Role of books in dystopian and PA stories

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Role of books in dystopian and PA stories

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1LamSon
Jul 14, 2019, 5:38pm

I have noticed that in much of the dystopian/post-apocalyptic things I read books almost always play a role, sometimes a significant one. The classic is F-451 by Ray Bradbury. In some the main character(s) stumble across a long forgotten library that may have been protected from the elements and rediscover an endless supply of knowledge (Earth Abides by George Stewart). Others are not so lucky and only fragments remain. (Anthem by Ayn Rand) Sometimes a group will be trying to protect books from outside destructive forces. In some stories it is only the elites who have access to books - to protect others from dangerous ideas.

Anyone else notice this?

2nohrt4me2
Edited: Jul 14, 2019, 7:28pm

Interesting observation! I am on to Book 2 in The Strain trilogy, The Fallen, and a rare book has just turned up. In recent read, The Farm, the protagonist is keeping a secret diary.

Now I will be in the alert for this!

3nohrt4me2
Edited: Aug 11, 2019, 1:19pm

This message has been deleted by its author.

4bernsad
Jul 14, 2019, 7:33pm

Similar theme in the movie "The Book of Eli".

5stellarexplorer
Edited: Jul 14, 2019, 10:55pm

And again in the classic A Canticle For Leibowitz

6nohrt4me2
Edited: Jul 19, 2019, 9:59pm

1984, grandaddy of dystopians, is full of references to newspapers and books, the content of which must be expunged or changed to suit current political expediency.

I suppose any first-person dystopian suggests a secret record/book is being kept, for ex., The Unit, Never Let Me Go, The Handmaid's Tale.

7LamSon
Jul 19, 2019, 8:31pm

>6 nohrt4me2: The touchstone for The Unit leads to a DVD about a group of special operations soldiers. Could the title be for something else?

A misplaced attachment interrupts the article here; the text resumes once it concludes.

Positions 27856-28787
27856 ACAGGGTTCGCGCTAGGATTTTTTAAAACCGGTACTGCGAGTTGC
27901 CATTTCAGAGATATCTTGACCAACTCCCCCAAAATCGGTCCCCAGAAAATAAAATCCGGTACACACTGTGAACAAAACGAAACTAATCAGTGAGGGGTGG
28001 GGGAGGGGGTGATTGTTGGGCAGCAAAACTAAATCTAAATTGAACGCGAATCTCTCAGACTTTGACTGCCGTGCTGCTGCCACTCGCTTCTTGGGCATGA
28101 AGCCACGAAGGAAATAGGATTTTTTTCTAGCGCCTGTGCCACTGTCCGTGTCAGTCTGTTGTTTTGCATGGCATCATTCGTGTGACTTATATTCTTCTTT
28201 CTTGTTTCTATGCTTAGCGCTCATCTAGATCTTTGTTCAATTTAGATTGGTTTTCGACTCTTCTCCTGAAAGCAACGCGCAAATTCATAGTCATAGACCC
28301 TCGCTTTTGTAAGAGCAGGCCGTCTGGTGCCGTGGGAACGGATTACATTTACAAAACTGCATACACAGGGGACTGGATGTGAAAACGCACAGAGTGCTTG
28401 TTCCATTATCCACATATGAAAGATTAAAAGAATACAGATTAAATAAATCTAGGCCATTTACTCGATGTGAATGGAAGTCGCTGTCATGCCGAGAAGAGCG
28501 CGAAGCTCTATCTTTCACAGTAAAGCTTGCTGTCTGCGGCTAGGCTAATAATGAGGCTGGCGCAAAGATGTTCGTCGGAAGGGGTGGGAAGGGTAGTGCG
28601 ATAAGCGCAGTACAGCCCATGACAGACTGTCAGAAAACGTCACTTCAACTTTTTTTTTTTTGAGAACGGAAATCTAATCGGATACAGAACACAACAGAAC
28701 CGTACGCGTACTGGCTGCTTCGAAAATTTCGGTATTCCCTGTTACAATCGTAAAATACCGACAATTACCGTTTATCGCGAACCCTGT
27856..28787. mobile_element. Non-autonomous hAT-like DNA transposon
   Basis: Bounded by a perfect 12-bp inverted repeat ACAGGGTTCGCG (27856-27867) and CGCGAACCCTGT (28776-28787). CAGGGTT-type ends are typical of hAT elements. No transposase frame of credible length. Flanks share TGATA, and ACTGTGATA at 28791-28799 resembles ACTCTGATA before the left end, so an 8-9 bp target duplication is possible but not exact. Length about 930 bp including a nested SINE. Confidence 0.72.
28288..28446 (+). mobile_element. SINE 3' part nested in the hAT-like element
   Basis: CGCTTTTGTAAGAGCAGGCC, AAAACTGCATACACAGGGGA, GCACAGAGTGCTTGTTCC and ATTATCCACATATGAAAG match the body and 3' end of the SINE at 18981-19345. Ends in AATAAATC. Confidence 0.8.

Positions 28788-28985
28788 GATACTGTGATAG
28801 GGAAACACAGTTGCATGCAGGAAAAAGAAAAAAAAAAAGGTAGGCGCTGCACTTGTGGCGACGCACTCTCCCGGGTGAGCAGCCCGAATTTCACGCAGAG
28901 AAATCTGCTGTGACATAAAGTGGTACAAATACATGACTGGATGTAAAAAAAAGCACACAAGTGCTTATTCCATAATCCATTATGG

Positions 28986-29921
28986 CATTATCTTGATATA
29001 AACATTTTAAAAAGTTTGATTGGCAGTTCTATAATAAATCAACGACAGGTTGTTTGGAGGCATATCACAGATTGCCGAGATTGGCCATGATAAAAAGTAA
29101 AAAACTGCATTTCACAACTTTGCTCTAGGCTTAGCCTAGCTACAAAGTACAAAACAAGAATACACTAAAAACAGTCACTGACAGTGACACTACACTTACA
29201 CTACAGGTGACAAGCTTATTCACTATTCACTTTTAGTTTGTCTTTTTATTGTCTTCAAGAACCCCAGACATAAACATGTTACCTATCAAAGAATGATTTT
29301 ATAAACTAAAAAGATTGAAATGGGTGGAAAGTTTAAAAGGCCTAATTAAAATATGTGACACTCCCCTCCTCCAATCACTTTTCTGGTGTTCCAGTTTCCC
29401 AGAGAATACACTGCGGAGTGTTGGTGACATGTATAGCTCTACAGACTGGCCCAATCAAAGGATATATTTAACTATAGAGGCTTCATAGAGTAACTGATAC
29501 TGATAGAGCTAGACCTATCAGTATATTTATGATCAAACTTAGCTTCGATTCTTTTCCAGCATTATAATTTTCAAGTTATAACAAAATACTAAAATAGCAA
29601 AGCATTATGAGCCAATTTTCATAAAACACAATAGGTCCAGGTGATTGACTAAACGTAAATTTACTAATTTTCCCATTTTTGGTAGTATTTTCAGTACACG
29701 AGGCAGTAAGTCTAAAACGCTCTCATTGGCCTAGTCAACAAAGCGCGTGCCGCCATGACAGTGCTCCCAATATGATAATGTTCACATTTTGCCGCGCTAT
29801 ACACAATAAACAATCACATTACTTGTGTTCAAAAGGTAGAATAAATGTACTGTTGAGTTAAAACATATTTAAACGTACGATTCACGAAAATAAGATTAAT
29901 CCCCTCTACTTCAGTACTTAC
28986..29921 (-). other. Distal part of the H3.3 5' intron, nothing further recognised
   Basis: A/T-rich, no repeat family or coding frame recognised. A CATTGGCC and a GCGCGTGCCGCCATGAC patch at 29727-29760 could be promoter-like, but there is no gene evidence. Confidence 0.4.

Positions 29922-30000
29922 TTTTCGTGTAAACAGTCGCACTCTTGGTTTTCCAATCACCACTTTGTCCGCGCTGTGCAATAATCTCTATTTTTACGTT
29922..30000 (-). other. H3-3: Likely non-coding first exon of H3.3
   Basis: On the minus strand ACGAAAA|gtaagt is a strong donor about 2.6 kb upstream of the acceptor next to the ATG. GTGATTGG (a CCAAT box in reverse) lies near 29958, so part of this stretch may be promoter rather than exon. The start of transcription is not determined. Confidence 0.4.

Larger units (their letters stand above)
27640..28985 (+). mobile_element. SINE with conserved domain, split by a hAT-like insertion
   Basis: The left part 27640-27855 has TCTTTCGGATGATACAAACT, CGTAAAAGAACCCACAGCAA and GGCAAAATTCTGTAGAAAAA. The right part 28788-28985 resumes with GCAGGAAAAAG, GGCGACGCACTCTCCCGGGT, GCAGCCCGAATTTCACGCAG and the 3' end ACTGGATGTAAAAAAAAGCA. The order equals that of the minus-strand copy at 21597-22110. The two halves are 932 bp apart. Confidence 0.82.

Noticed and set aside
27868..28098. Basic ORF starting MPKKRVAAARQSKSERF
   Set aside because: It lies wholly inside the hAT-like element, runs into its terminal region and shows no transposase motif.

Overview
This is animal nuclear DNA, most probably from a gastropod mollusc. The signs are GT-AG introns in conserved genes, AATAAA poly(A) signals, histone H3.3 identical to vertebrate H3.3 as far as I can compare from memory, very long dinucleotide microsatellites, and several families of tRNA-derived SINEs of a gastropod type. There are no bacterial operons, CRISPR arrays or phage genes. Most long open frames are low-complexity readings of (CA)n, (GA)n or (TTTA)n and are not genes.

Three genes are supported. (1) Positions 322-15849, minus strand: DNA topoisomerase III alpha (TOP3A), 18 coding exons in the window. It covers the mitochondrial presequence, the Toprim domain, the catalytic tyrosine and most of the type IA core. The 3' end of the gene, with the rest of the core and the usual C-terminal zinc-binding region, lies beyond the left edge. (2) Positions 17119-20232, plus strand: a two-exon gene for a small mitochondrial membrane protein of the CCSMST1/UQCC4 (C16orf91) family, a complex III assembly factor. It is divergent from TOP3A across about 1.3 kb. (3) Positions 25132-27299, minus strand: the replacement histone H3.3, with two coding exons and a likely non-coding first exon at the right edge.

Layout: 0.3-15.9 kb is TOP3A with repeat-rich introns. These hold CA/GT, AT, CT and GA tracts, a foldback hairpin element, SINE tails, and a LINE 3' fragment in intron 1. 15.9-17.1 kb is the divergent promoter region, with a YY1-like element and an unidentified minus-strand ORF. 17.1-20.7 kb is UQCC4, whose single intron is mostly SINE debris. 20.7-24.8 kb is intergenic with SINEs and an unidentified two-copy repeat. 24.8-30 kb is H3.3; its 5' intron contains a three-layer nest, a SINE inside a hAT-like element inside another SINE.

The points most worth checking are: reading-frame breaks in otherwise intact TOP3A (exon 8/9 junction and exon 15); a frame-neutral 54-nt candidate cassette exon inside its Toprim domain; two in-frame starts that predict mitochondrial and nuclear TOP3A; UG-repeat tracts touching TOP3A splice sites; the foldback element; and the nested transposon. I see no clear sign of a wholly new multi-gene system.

8nohrt4me2
Edited: Jul 19, 2019, 10:00pm

>7 LamSon: Thanks. Fixed. The Unit is by Swedish writer Ninni Holmqvist.

92wonderY
Jul 30, 2019, 9:39am

You reminded me of a scene in Lucifer's Hammer and I had to hunt it down. The Hamner-Brown Comet has struck earth and one of the characters, Dan Forrester, a genius engineer has little hopes of surviving the after-effects, as he has insulin dependent diabetes. But he quadruple zip-locks pertinent pieces of his library and stashes them in an abandoned septic tank for future retrieval. (starting at page 272) As he goes off searching for surviving community, he carries with him The Way Things Work Volume 2 as a negotiating point.

10LamSon
Aug 2, 2019, 2:37pm

>9 2wonderY: At least his insulin problem has an apocalyptic origin and not as a result of predatory big pharma or crappy insurance!

11avaland
Aug 11, 2019, 9:33am

Sorry to come to this conversation so late. I think it is common because, well, how many other sources are there for information? Most of the books were written in or set in a pre or post-digital age, so finds are in paper form. I wonder if there are some out there where someone returns to the 90s and unearths a stockpile of 3 1/2 inch floppy disks, LOL. I suppose someone might unearth brains preserved for the purpose of preservation of knowledge (I thought I remembered Greg Bear's Heads preserving them for that reason, but my husband remembers it differently and his literary memory is better than mine.

Didn't Canticle only have a shopping list and circuit design? It's been ages since I read that. The juvenile trilogy, City of Ember had the kids finding an old library.

12LamSon
Aug 11, 2019, 7:01pm

> 11 I can see where you are coming from. If I remember correctly, in Summer of the Apocalypse the 'survivors' used some high tech gizmos to preserve knowledge. I always prefer hard copies to anything digital so I am biased toward that form of knowledge preservation when reading PA/dystopia stuff.

132wonderY
Aug 12, 2019, 10:10am

The librarians in Terminal Uprising … Dang! I don't want to give away plot points!

I recommend it though. But you have to read Terminal Alliance first.

I can give you the overarching situation. Humans become infected with a virus that makes them go feral. Another intergalactic species, the Krakau, works at reversing the effects of the virus and enlists rehabbed humans in their fight against the xenocidal Prodryan race. The human team at the center of the stories are janitors/maintenance people, not front line soldiers, unlike most other humans in the story. They are freakin' awesome … and funny!